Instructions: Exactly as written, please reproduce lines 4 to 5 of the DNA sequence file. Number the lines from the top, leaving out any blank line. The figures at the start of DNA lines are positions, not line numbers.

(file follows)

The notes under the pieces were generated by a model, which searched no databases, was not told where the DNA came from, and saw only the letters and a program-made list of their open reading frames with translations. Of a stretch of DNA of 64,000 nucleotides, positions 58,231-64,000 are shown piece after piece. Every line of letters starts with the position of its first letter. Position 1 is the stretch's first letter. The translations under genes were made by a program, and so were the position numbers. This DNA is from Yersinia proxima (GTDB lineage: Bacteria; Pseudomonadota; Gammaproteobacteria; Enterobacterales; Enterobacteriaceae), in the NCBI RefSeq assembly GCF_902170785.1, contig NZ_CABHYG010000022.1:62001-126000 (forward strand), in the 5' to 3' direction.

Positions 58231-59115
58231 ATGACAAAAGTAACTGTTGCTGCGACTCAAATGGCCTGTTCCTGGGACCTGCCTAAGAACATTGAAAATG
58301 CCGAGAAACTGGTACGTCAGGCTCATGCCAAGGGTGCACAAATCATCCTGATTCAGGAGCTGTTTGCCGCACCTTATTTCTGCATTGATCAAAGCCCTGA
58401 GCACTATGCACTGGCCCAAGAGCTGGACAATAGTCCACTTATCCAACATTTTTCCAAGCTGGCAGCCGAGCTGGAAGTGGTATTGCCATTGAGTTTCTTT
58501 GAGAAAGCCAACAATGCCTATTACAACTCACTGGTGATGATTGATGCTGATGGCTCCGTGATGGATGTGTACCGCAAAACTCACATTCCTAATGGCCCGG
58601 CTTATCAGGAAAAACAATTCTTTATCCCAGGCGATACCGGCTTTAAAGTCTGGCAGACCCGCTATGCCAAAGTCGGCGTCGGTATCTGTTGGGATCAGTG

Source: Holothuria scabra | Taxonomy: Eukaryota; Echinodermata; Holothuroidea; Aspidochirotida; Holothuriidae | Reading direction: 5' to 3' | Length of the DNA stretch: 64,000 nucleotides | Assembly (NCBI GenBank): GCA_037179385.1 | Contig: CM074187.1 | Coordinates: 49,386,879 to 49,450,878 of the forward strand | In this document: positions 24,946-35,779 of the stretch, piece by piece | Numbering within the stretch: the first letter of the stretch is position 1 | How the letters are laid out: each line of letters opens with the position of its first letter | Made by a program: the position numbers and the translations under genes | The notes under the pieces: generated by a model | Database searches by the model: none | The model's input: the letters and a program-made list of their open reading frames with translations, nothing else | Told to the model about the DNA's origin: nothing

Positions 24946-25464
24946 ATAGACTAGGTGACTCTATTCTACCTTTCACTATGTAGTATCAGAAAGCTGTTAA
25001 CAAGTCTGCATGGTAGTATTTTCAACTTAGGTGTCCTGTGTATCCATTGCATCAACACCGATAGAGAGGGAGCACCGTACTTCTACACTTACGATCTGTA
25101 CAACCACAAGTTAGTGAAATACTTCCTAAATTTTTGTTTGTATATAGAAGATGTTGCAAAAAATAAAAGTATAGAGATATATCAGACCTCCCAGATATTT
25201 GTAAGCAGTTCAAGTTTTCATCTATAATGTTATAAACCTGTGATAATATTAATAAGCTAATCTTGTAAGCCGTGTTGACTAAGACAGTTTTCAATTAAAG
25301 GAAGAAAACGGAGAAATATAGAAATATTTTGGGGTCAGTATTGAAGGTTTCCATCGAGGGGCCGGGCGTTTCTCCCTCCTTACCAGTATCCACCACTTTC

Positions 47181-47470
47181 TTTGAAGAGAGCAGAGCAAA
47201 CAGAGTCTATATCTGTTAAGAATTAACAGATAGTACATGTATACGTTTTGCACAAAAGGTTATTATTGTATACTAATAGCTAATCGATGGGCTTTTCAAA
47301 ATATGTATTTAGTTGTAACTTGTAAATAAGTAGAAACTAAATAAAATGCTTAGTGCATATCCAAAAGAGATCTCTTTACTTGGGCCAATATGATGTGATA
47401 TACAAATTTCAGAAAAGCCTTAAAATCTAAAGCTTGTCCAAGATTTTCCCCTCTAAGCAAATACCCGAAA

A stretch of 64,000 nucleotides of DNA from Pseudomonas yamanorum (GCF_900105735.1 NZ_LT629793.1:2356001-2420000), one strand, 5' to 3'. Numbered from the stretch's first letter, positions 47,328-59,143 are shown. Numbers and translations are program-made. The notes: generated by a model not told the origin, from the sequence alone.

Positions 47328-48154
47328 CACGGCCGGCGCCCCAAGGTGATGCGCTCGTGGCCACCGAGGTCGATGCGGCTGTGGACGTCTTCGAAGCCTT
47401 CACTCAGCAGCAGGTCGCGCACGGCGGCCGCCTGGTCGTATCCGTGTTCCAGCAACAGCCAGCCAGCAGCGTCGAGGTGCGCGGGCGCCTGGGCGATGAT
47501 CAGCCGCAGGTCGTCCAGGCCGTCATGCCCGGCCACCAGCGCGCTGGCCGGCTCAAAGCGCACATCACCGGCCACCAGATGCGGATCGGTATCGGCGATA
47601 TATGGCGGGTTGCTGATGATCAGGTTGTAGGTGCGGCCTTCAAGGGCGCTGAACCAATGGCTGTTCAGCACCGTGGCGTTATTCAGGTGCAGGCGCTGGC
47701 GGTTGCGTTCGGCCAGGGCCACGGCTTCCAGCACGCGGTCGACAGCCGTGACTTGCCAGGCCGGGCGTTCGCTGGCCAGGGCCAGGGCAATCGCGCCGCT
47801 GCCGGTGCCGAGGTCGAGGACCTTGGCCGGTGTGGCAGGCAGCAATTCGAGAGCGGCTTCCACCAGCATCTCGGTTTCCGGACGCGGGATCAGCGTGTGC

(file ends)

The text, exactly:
58301 CCGAGAAACTGGTACGTCAGGCTCATGCCAAGGGTGCACAAATCATCCTGATTCAGGAGCTGTTTGCCGCACCTTATTTCTGCATTGATCAAAGCCCTGA
58401 GCACTATGCACTGGCCCAAGAGCTGGACAATAGTCCACTTATCCAACATTTTTCCAAGCTGGCAGCCGAGCTGGAAGTGGTATTGCCATTGAGTTTCTTT